BBC slavishly follows government line on impact of benefits cap

It is disappointing to again see the BBC reporting government statistics on the benefits cap without even the remotest hint of challenge as to what they mean.

Ashwin Kumar is the director of Liverpool Economics

It is disappointing to again see the BBC reporting government statistics on the benefits cap without even the remotest hint of challenge as to what they mean.

I know that statistical competence isn’t going to be in the skill-set of every journalist; but surely the BBC understands the need not to repeat government figures without a more sceptical eye?

So what are these disputed figures? Well today’s announcement by the Department for Work and Pensions (DWP) of the national introduction of the benefits cap says that, of people contacted by Jobcentre Plus to warn them about their potential for being hit by the benefits cap, 12,000 moved into work and 32,300 ‘accepted employment support’.

Why do these figures prove almost nothing?

First of all, we don’t know how many people were contacted by Jobcentre Plus. Without this information, the 12,000 and 32,300 figures are totally meaningless. Was it 1 per cent of the total, or 90 per cent?

Surely the BBC must understand that the difference is crucial.

Secondly, what matters when making a labour market intervention is the additionality – technical speak for how many more people responded to the intervention than would have done anyway. If all of those 12,000 were very likely to have moved into work anyway, then calling them on the phone can’t be said to have had much effect.

When Labour introduced the New Deals and new ways of operating by Jobcentre Plus such as compulsory work-focused interviews for many claimants, these measures were subject to huge amounts of evaluation. Departmental economists attempted to estimate the counterfactual – what would have happened if nothing had been done – in an attempt to work out how much effect these new measures actually made.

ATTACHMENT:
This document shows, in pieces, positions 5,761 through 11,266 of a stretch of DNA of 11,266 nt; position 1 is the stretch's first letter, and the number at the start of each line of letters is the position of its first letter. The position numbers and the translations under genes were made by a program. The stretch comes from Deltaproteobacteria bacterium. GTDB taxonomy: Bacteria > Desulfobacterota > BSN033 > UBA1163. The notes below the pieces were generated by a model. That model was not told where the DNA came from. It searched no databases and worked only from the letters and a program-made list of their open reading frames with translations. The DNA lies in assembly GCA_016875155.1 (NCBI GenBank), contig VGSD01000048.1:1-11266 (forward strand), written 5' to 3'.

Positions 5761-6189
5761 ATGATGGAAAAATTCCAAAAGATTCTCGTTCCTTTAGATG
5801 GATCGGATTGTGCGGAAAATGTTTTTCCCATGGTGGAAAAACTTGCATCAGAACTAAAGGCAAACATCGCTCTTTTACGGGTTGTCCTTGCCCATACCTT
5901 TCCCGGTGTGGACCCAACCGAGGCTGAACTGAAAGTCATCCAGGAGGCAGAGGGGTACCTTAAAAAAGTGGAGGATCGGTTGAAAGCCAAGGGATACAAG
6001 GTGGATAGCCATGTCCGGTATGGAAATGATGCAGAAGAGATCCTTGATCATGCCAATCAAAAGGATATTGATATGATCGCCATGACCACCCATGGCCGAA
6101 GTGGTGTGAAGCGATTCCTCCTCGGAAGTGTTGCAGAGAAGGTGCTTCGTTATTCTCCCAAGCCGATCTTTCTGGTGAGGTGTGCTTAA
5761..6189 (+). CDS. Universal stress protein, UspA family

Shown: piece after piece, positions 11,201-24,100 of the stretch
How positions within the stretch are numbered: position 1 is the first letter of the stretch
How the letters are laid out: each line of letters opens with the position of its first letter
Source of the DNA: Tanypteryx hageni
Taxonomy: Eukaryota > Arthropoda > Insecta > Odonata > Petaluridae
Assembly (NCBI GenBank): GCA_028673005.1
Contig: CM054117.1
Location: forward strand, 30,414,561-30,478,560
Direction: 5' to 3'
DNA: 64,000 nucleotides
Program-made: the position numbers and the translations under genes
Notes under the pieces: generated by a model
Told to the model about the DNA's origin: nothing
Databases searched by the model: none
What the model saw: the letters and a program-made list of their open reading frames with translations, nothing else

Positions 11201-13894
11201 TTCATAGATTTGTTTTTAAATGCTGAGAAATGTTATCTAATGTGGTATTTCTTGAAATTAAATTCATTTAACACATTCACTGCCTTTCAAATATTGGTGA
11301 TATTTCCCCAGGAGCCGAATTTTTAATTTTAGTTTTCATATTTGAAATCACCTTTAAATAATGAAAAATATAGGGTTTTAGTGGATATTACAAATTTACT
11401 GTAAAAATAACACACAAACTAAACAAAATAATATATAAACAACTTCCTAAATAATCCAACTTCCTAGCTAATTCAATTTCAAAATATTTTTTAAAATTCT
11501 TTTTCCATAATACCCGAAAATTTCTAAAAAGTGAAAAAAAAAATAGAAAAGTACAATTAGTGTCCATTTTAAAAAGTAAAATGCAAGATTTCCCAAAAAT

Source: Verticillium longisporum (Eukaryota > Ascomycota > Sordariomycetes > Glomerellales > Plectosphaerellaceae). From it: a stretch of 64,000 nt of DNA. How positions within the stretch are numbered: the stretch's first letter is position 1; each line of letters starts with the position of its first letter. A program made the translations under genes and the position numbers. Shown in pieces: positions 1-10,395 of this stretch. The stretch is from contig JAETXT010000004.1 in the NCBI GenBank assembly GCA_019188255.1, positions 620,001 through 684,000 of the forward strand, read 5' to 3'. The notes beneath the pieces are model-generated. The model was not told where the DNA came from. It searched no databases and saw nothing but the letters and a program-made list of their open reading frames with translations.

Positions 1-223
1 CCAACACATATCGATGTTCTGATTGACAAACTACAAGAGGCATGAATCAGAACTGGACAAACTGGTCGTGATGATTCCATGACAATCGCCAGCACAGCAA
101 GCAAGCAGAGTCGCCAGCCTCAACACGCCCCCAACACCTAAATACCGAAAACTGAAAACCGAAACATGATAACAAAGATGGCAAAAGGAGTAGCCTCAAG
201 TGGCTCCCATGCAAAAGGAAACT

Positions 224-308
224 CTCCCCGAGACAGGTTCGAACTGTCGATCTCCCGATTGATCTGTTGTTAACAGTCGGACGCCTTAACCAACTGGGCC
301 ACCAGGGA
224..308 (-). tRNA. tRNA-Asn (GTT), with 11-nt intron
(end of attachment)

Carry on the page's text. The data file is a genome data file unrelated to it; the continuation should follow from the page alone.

Clearly no such rigour constrained today’s DWP announcement.

Thirdly, all these figures could at most tell us is the effect of a phone call from the DWP. All of that rigorous evaluation evidence from the Labour years tells us one thing absolutely clearly. How and when Jobcentre Plus engages with claimants makes a difference to their work-seeking behaviour.

So even if the Jobcentre Plus phone call has made a difference to some of the people in question, it is quite conceivable that it was the fact of receiving a phone call that made the difference, rather than the benefits cap.

Research by the DWP has shown that the actual financial incentives in the system have less impact on work-seeking decisions than expected because of lack of knowledge. Coupled with clear evidence that the nature and timing of Jobcentre Plus interventions does make a difference, there is a reasonable question as to whether the phone call was more likely to have an impact than the benefits cap itself.

This has additional resonance because the DWP took one of the larger cuts to its revenue budget in the recent Spending Round. This of course means it is less likely that the department will have the resources to accompany the benefits cap with a phone call to every claimant.

Let us not forget that Iain Duncan Smith has form for misusing statistics about the benefits cap: see here for a letter from the UK Statistics Authority criticising DWP claims about the employment effects of the cap.

Given this history, surely the BBC owes it to us to be more careful not to use government figures without challenge.

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